BCL which was put under provisional liquidation last year October is not about to resume operation anytime soon. This was revealed by Nigel Dixon Warren the company provisional liquidator on Tuesday the 17th at a media briefing in Selibe Phikwe.
According to Dixon Warren, the 2017 February 7th date contrary to the belief of many is only a return date in which the liquidation period does not end. “It is not usually the procedure within liquidation dealings for the liquidator to address media and issue out information to the public, but considering the amount of public interest in this matter, I have seen it fit to assemble the media and clear out certain misconceptions and misunderstanding making rounds in the publication circles that are also polluting public knowledge consumption’’ explained Dixon Warren.
He unpacked that on February the 7th, 2017, the High Court will decide if the companies being BCL Limited, BCL Investments, Tati Nickel Mine should be placed under final liquidation or the initial reasons presented to the Court can be dismissed. “The order granted in 9th October 2016 to wind up the companies was only a provisional liquidation or rule nisi” He said.
“Per the court order any interested party may apply to high court to prevent the Court not to grant the final order which winds up the company’s “According to Warren the court can decide to extent the provisional liquidation period and delay the final winding up (complete liquidation) order if it believes necessary.
He further noted that for the final liquidation order to be delayed or not be granted, that would require a clear demonstration satisfactory to the court that the companies were not insolvent “That’s to say who ever the interested party logging that application would be, will have to prove beyond reasonable doubt why the winding up petition should be dismissed, of which according to my assessment all the three companies are fatally insolvent, like there have no money or funds or whatsoever and have been making massive losses” he said.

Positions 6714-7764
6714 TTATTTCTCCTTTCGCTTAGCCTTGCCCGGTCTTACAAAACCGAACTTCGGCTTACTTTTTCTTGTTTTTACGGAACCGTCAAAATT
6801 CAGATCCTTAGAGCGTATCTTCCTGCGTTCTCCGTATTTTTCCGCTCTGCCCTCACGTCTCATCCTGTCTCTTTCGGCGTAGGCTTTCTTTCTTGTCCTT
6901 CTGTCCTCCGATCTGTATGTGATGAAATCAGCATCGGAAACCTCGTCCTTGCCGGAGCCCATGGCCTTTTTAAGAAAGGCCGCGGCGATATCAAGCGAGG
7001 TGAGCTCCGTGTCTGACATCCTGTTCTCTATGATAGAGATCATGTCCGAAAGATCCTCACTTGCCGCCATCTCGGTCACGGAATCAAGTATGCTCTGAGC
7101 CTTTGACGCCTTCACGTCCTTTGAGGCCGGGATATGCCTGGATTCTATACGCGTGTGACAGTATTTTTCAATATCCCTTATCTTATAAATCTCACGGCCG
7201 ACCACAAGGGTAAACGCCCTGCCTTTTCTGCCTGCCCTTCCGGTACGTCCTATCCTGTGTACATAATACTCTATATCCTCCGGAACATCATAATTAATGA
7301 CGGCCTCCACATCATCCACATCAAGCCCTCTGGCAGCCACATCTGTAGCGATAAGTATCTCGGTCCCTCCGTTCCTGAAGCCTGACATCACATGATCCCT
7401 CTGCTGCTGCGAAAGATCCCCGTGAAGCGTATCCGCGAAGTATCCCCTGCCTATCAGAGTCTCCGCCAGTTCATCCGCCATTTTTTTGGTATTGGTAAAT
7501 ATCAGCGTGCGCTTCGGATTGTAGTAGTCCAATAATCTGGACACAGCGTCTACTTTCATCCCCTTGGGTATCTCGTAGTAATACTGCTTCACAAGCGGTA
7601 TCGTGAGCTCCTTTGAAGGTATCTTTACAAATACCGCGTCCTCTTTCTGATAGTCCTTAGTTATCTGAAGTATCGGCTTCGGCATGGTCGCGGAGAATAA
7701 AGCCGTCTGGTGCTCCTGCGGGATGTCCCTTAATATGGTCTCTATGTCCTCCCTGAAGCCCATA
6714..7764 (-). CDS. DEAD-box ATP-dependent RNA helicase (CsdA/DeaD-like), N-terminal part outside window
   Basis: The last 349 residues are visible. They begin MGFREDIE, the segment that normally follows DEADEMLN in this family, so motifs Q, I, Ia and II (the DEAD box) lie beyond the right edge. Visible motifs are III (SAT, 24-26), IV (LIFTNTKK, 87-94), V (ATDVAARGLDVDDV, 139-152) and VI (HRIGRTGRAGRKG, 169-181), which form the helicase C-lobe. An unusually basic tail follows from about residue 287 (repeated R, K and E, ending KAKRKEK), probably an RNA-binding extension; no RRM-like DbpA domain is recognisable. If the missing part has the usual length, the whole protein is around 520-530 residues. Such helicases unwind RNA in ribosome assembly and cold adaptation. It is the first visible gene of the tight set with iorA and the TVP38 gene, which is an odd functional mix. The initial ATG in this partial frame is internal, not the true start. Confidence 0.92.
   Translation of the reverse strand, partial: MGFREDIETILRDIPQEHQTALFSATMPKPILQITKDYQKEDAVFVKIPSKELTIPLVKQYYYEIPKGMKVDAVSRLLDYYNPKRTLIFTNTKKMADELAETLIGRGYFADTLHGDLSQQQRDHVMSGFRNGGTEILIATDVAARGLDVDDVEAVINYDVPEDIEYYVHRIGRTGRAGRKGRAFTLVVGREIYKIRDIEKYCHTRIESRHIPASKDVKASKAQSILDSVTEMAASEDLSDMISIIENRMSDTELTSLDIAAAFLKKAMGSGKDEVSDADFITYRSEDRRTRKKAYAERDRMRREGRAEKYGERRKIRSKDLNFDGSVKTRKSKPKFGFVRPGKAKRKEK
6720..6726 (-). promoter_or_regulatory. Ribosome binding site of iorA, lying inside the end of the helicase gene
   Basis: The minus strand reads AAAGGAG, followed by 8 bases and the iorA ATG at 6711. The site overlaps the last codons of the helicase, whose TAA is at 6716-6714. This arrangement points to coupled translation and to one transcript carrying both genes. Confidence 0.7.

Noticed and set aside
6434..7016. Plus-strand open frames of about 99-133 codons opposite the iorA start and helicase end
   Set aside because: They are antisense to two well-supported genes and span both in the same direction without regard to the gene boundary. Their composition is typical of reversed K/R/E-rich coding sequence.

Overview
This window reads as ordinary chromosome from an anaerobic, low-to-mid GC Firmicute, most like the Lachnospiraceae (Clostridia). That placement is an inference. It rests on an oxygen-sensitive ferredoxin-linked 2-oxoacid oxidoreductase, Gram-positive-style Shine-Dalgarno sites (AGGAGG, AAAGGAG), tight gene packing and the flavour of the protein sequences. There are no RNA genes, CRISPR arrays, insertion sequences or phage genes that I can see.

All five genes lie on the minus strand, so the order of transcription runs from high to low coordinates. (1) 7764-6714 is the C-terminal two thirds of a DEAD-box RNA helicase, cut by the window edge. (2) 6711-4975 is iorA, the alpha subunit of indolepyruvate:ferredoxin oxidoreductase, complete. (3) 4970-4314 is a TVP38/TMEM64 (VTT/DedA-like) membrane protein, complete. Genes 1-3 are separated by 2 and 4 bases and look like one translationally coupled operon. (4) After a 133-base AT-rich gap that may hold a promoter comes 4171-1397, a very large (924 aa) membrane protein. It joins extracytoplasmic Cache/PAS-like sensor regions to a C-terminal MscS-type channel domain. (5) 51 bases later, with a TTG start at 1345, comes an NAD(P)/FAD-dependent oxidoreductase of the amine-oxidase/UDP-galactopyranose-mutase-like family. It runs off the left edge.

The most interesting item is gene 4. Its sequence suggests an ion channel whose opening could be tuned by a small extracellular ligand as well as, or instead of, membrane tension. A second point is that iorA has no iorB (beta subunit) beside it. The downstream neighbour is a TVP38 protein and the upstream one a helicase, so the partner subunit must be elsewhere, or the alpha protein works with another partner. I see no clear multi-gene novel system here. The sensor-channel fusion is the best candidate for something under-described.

BEYOND FEBRUARY 7TH 2017
Nigel who is a well experienced professional housed under KPMG Chartered Accountants Advisory observes that it is in the best interest of all the creditors that the companies be finally wound up into liquidation process followed to its conclusion. Further lecturing on the processes after February 7th, Dixon Warren explained that after that date the real liquidation is only beginning.
In his terms “After February the 7th this year formal liquidation process commences” He observes that the winding up process includes holding meetings of creditors and sale of assets, a process he revealed takes months to over a year. “What happens is that at the return date if there is no application to dismiss the final liquidation order, the Master of the High Court who oversees the liquidation now takes the reins and convene a formal meeting of creditors’” he said.
The creditors meetings are held so that they the creditors can prove their claims against the companies (ie have them recognized as the creditors in the liquidation) so that they can issue instructions to the liquidator and ultimately receive payment against their claim (a dividend) at the end of liquidation process if there are sufficient funds realized in the sale of assets to cover the costs of the liquidation and pay a dividend to creditors. Warren also revealed that erstwhile directors of the companies will be required to attend the two meetings of creditors so that they can answer questions by creditors and the liquidator.
“I am only a provisional liquidator appointed by the High Court, at the 1st meeting of creditors, the proven creditors now nominate the final liquidator, this doesn’t always be the same person as provisional liquidator but in many cases creditors appoint the same person for continuity as the provisional liquidator would have already be familiar with the liquidation and insolvent company records” he explained.